Newsletter Archives

  • Gifts for your computer


    Susan Bradley

    By Susan Bradley

    Technology is one of those purchases best done personally.

    It’s often hard to know how people like their technology, but for gift-giving it’s important to know whether they are firmly entrenched in the ecosystems of Microsoft, Apple, Android, or Kindle.

    That doesn’t mean you shouldn’t treat yourself. And your treat shouldn’t be limited to purchasing something new — this may be the time you want to upgrade the technology you already have. Even a Windows 10 PC might benefit from Santa’s visit.

    Your best gift to yourself is to take stock of your daily drivers. Know how much RAM and hard-drive space they have, determine how well your most important apps run, and decide how reliable and dependable the devices are. Do it once a year — the holidays are a great time for it!

    Read the full story in our Plus Newsletter (20.50.0, 2023-12-11).

  • Locked out of your refurbished computer?


    Susan Bradley

    By Susan Bradley

    Corporate “leftovers” may impact your new computer.

    All of us want to purchase a good deal. Often I will look for refurbished computers, many of them systems coming off corporate leases, because they are an excellent value. Many times, they are less than three years old and support Windows 11. Some even come with Windows 11.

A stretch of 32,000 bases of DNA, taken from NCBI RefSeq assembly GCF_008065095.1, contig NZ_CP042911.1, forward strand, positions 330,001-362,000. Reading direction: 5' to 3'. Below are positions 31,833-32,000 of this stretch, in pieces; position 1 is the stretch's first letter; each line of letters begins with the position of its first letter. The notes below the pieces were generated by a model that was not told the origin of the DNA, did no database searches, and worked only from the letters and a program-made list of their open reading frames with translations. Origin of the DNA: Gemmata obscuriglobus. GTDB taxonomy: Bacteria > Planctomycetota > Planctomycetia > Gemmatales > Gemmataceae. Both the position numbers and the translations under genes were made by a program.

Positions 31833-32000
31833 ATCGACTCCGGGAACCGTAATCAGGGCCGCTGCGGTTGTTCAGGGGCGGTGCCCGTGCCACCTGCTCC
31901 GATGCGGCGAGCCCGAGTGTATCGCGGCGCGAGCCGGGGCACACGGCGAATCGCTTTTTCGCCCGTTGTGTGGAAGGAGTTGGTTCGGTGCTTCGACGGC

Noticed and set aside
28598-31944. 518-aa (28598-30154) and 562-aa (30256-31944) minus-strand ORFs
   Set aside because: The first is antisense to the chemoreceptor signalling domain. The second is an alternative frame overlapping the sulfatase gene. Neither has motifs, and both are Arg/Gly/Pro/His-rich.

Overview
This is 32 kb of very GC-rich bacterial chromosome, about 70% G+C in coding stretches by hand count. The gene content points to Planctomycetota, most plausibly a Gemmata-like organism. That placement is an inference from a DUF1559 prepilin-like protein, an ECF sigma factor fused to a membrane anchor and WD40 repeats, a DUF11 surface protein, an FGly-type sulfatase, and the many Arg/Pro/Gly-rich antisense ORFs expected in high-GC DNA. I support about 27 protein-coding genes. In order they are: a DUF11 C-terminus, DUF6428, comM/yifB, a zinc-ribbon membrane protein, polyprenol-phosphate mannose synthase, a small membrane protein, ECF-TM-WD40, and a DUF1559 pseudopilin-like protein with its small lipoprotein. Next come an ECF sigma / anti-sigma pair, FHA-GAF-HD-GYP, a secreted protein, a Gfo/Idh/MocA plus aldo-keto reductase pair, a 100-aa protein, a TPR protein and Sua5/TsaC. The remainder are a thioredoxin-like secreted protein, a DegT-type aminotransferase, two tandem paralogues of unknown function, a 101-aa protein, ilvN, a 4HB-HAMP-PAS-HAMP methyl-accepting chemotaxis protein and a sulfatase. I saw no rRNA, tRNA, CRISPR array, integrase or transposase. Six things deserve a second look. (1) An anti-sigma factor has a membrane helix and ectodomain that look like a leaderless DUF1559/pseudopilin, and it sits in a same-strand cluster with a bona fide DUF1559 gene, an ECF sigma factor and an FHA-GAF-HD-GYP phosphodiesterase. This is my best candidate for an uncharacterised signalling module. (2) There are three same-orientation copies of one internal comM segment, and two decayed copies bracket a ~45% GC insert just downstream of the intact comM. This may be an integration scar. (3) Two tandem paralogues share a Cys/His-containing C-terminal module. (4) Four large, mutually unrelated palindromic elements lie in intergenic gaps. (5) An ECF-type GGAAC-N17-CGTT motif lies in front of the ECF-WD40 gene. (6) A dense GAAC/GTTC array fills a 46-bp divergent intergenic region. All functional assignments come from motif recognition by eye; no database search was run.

Most of these systems have been reset to factory defaults, so the configuration process is basically the same OOBE you would get with a new PC. You start the boot process, set it up with either a Microsoft account or a local account with the email trick, and off you go. You’re happy: you have a well-built computer that is cheaper than anything you’d purchase elsewhere.

    Read the full story in our Plus Newsletter (20.39.0, 2023-09-25).

  • Buying a refurbished computer can save you money


    What to look for in a new-but-old computer

    You have to look closely at the offerings, and they aren’t ideal for every use case, but refurbished machines can be the way to go.

    Susan BradleyBy Susan Bradley

    Unless we have a specific need for an overpowered gaming computer, most of us can get along just fine with a machine that is a few years old. But one thing we should always look for is ample hard-drive space.

    A recent article from Ars Technica showcases what I’ve said for years: never purchase a laptop that has a super-small hard drive; you will immediately and forever regret the decision and fight with that small hard drive for the rest of the time you have it. For example, when I want to upgrade my 32GB ASUS laptop, I have to attach an external USB hard drive. It will still not do a proper feature-release install without it.

    But you don’t have to pay an arm and a leg for a decent computer. Machines that the vendors call “refurbished” can be perfectly fine for what you and I do on a regular basis. Furthermore, if you don’t mind a bulky machine, you can get what I consider to be a bargain with an old-fashioned desktop computer.

    Read the full story in AskWoody Plus Newsletter 17.26.0 (2020-07-06).